Educational Adventures, Featured, Going Solo, Green Spaces, Museums, Small Towns

Sudbury, Ontario: Far More than ‘The Big Nickel’

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I never thought I’d visit Sudbury, Ontario.  This is mainly due to the fact that until eight weeks ago, I did not know that Sudbury, Ontario existed.  But it does.  And now I’ve been there–and back.  And I have to say, it’s a great little town.  Sorry Sudbury–I know you think you are a city; you’re not.  You’re a town.  But that’s fine, because you are a great one.

If you know of Sudbury, it is likely for one reason–the big nickel.  And yes, there’s a really big nickel in Sudbury.  But there isn’t a photo of said nickel in this post.  Why?  Because Sudbury is far more than just the big nickel.  I spent three jam-packed days there, and maybe only five minutes with the Paul Bunyan-sized coin.  Here’s what I did–and what you can do….

Enjoy the Outdoors

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Over and over again, I was informed that Sudbury is home to both the largest and the second-largest inner-city lake.  I was lucky enough to have the opportunity to sail out on the second-largest lake–Lake Ramsay–with one of the members of the Sudbury Sailing Club.  He navigated us around the various islands in the admittedly rather giant lake while telling tales of his mortal enemy–the rowing club (dum dum DUM!)  For the record, neither the rowing club nor the sailing club can stand the ultimate enemy–the omnipresent and entirely evil Canadian geese.  This is clearly a town–I’m sorry, a CITY–with some pretty serious rivalries.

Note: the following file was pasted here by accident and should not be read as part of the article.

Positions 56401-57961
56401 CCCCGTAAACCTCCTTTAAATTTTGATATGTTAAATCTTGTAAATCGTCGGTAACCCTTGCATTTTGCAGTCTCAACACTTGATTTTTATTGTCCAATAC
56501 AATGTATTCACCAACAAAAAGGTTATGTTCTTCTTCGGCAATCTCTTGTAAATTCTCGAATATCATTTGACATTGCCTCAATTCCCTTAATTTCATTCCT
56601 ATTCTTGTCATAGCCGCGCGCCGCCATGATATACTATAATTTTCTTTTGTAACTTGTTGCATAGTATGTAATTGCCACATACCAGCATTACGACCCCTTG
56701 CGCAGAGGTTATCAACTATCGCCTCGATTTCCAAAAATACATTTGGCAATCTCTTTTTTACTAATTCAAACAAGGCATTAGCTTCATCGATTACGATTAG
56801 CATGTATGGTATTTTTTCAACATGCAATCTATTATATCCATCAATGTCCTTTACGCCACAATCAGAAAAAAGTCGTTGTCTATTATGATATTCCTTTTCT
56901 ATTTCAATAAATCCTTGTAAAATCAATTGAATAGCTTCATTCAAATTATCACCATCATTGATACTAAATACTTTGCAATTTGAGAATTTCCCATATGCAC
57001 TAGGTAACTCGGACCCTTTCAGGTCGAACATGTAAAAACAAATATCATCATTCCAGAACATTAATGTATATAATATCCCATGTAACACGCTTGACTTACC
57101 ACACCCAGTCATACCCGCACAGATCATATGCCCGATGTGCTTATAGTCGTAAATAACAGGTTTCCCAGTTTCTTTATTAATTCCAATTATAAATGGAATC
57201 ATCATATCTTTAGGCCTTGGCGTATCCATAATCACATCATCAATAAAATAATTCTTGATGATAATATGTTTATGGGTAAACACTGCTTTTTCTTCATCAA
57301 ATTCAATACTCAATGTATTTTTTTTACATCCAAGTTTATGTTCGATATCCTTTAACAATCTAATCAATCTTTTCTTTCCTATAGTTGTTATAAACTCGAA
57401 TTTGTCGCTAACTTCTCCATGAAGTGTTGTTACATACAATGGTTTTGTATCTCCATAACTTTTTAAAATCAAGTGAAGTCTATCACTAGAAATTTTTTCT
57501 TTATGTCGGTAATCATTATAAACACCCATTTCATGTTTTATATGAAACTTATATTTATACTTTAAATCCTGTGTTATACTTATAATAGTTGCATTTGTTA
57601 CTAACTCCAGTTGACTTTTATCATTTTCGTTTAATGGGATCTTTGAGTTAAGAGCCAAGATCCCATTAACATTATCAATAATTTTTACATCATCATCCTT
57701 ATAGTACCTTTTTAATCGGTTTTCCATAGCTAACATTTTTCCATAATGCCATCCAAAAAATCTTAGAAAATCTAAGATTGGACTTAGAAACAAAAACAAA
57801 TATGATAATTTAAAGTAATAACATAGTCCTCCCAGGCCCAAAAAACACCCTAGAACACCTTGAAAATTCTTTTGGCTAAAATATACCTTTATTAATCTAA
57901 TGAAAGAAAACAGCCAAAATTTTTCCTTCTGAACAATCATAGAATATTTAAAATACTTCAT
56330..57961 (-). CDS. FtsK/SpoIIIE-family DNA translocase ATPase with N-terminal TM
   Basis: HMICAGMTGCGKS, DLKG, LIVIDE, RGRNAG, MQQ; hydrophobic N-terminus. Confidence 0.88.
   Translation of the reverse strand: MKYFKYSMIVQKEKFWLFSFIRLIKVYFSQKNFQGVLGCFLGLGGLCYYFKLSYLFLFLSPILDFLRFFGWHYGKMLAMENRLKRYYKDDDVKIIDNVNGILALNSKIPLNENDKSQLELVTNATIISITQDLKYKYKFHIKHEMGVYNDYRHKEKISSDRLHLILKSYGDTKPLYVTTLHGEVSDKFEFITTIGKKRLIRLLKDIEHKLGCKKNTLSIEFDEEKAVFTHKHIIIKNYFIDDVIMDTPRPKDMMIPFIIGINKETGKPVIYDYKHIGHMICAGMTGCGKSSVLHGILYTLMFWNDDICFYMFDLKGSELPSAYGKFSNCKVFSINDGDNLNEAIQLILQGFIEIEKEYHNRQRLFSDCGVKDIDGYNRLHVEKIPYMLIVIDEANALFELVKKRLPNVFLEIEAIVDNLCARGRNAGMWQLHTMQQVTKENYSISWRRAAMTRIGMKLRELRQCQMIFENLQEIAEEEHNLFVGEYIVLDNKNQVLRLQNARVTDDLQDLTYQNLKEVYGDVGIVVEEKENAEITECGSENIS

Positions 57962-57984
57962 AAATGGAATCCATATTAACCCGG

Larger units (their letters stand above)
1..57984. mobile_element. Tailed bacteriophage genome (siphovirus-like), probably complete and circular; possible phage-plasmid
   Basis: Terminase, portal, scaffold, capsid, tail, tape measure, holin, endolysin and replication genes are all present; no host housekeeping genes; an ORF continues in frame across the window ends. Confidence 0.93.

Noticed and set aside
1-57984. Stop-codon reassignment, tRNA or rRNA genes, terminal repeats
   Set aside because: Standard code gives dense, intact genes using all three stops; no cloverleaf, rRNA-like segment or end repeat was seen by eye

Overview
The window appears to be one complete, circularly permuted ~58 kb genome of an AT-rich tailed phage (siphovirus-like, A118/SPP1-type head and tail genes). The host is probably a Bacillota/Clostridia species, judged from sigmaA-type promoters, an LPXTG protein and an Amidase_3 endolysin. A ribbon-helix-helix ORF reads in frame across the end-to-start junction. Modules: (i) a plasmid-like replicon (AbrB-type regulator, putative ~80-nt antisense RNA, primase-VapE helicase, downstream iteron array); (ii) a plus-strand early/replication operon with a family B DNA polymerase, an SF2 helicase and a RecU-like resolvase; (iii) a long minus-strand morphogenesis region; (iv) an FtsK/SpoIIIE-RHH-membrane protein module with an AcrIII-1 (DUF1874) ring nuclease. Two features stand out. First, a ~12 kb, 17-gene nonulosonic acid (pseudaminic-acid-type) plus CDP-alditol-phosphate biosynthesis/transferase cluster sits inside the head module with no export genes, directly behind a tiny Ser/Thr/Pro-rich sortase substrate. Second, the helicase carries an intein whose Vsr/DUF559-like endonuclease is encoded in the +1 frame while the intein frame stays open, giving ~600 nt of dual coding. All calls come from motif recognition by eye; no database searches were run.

Experience Community

One generation ago, Sudbury, Ontario looked completely different.  After decades of mining and the destruction that came from the smelting beds–giant swaths of land burning openly for sometimes months at a time–the landscape was barren and rocky.  People my age remember playing in fields of rock, nary a tree in sight.

Today Sudbury is green, thanks to what they call a ‘re-greening’ initiative.  Since the early 1980s, Sudbury has been actively changing the landscape, transforming it from a gray and stark moonscape to a verdant, thriving, tree-filled community.  More than one person told me “everyone who lives here in Sudbury has planted a tree”.

I believe this Lorax mindest plays a huge part in the spirit of community I experienced in Sudbury.  I’ve often said that it is the people that make me fall for a city, town, or region.  If I love Sudbury–and I think I just may–it is thanks to all of the people who I met there.  They are all so proud of their city (see–I used the right word this time).  And why shouldn’t they be?  They helped grow it.

Interact with Science

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The semi-subterranean entrance to Science North.

The Sudbury science center–Science North–is every teacher’s dream.  You know the term ‘hands-on’?  Yeah.  You can literally touch–or interact with–nearly everything at Science North.  Oh–and it is built directly into Sudbury’s famed rockbed.  Which makes for a kind of cool experience.  Because a picture is worth a thousand words–and a picture with a caption is worth even more–check it out….